For the most part, this has been the hardest part for me to see is the social element. That’s also partly my own fault because I can only plan so many play dates.
Another challenge for him is a high sensitivity to unexpected noises (just like his mama). So going to a music class, going to a restaurant with plates that clank or people who laugh, all the sensory input with a crowd at a parade, or in a classroom. It takes time for him to get used to it all.
If a child is crying,he was so sensitive that he would cry and not recover. The other child would be fine after five minutes, but Max would need to leave the scene in order to calm down.
School is another topic altogether. He was not included in the school he attended in Utah even though they called it Inclusion. Two years of not being included and being in the corner alone (I knew this because I had to be in the classroom as his aide in order for him not to completely fall apart) was extremely devastating. The parents didn’t include him in play dates. He spent the summer alone without friends.

Luckily, we moved back to LA where he was born and we found a school who really gets him. He’s fully included and a part of the community. He has blossomed beyond anything I could have imagined. School is not something I’m looking forward to in his future. So I try to just stay in the moment.

How has his diagnosis affected your life?

Max has made my heart burst open in ways I never knew possible. I will fight for his rights to be valued in this culture we live in until the day I die. I never knew what a mama bear I could be. I didn’t think I would be a good mama. I still work on that all the time as I can be very self-interested with my own art projects, etc.

He teaches me what’s important. He loves like no one I’ve ever met. He helps me slow down and appreciate the moments that matter.
Down syndrome isn’t really the issue. It’s the culture that doesn’t value him or others who learn differently. That affects me. Every day I step out of the house with Max I’m either looked at with pity, or they say “Oh, you have an Angel baby.” It’s a horrible thing to have a child that people judge with a stereotype or with false information just from looking at him.
I would love it if people got to know Max and then decided what he was or wasn’t based on who he is rather than a diagnosis. Max is not a “Down’s child.” Max is a human being who happens to have Down syndrome. I feel lucky to be chosen as his mama. I need more support than other mamas may need, but it is truly the most amazing experience in my life. I’m deeply in love. What a gift parenthood is no matter the challenges. We all have challenges as parents, don’t we?
What are the biggest challenges of having a special needs child? Are there any benefits?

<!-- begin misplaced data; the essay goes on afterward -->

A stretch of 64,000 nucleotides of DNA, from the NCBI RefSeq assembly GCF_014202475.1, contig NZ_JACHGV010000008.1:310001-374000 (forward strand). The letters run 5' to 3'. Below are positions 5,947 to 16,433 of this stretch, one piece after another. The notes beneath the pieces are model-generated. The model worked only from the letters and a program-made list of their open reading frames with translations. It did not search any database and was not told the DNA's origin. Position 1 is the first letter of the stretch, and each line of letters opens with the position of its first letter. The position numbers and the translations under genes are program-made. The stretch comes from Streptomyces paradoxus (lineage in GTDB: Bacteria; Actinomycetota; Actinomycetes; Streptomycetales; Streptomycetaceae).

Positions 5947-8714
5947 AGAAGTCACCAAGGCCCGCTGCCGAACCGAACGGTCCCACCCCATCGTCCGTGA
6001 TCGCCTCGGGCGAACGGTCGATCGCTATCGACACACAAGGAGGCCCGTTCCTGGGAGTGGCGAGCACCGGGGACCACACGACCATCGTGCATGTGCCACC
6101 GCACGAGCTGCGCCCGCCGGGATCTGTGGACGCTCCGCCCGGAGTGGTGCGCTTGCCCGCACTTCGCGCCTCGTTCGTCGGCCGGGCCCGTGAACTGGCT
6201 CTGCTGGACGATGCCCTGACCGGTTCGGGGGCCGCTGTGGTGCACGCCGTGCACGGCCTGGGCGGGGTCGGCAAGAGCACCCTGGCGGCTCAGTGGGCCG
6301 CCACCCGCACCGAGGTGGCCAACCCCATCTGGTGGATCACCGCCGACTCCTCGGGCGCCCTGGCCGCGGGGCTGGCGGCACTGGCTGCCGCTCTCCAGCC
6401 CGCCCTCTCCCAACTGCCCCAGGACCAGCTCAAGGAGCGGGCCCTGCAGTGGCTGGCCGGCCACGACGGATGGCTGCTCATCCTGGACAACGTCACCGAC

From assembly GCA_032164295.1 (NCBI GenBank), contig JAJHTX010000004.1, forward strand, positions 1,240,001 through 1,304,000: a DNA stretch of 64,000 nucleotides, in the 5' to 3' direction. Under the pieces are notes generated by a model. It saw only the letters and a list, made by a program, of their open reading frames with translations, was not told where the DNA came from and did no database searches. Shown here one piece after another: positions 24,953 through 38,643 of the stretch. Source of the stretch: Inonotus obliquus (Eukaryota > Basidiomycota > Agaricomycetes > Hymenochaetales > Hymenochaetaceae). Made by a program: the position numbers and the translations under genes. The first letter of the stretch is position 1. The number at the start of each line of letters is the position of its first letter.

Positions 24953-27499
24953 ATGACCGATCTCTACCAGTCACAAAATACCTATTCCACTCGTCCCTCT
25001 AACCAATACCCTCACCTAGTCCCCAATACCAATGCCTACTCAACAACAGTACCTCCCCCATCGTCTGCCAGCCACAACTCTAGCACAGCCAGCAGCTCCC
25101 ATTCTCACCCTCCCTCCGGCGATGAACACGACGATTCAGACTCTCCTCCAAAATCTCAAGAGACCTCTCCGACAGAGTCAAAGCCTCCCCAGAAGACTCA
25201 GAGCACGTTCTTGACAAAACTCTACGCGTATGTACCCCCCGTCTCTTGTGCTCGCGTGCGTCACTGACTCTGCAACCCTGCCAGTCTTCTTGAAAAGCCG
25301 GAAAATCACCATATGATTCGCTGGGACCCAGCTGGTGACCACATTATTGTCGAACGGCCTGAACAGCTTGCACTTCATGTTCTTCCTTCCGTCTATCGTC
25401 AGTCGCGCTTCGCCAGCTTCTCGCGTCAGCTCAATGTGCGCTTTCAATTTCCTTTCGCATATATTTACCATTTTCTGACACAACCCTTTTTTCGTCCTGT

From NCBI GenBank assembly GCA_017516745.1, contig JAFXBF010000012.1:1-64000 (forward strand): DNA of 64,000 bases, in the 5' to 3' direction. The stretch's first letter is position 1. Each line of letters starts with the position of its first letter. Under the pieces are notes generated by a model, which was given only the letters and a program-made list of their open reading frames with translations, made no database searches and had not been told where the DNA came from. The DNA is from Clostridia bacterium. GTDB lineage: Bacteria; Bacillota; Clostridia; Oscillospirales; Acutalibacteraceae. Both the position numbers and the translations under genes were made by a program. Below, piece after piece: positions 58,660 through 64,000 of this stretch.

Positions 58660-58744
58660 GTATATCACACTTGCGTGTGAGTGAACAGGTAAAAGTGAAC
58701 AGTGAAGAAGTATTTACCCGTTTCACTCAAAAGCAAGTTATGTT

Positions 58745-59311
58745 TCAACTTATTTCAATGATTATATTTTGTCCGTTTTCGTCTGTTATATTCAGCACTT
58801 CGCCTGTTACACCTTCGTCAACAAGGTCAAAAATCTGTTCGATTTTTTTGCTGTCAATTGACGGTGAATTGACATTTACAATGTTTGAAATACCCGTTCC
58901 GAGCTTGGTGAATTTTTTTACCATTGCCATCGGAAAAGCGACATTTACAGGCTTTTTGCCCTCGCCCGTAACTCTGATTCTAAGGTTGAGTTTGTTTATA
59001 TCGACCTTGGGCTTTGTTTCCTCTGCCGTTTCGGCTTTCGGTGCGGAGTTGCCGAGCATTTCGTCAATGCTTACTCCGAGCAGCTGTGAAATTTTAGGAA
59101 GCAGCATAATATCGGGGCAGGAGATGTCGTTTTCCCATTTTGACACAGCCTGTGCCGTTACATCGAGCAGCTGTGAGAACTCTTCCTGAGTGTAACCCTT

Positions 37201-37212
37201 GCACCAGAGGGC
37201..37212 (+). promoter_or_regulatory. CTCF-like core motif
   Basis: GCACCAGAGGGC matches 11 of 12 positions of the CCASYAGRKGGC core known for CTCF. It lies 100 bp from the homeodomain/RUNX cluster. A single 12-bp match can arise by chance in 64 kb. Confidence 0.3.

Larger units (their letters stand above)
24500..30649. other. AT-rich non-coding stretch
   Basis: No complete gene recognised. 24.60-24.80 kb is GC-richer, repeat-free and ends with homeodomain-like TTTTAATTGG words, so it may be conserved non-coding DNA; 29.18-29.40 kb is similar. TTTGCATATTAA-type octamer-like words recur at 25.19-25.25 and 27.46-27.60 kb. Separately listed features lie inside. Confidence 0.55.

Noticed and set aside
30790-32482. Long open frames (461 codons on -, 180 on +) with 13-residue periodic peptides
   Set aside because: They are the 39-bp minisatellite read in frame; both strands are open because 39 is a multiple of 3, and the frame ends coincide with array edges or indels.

The biggest challenge is educating the entire culture that he is valuable. Even the language here is hard because he’s not a “special needs child”. He’s a child named Max who happens to have special needs. He’s not the diagnosis. He is an individual. Fighting and advocating for his rights to be seen, given opportunities, included, honored, celebrated…that’s the biggest challenge.
What therapies, tools, treatments have helped Max the most?
Speech therapy through Talk Tools, occupational therapy, physical therapy, drum lessons, Music Together class for years. Club 21 in Pasadena, CA helped us know how to advocate for him so that was helpful too.
What’s your support system as you navigate this? Who helps you?
I have other friends who have kids with Ds who can relate to the very specific things we all deal with and don’t judge, they REALLY get it. I have a part time nanny who works some days so I can work when I have a deadline. My self-care is bubble baths, walks, yoga, meditation, healthy food, green juice.
In an ideal world, what would Max’s adolescence and adulthood look like?
Fully included, loved by many friends, a girlfriend (or boyfriend depending on his interest in one or the other) working a job with people who respect him. Lots of interests that he is pursuing, safe environments, supported by a community, makes his own money, pays taxes, enjoys his life and becomes whatever he wants to become with whatever support he needs.
Love. I want him to experience deep connection and love. I want him to have any opportunities and supports he needs to be whatever it is he wants to be and do whatever it is he wants to do.
How do you feel when you hear people use the ‘r’ word in everyday language?
I feel sad that I have to bring it up with them, but I do feel a responsibility to share with them that saying things like “ I’m so retarded” is cutting down a group of people that can’t necessarily stand up for themselves in that moment.
There’s no reason to use that word once you know that it hurts people. I used to use the word until I knew how hurtful it was. As Oprah Says “ once you know better, you do better. “ This video sums it up for me.
How do you feel when you hear that someone has chosen to terminate when they discover they’re carrying a baby that has Down syndrome?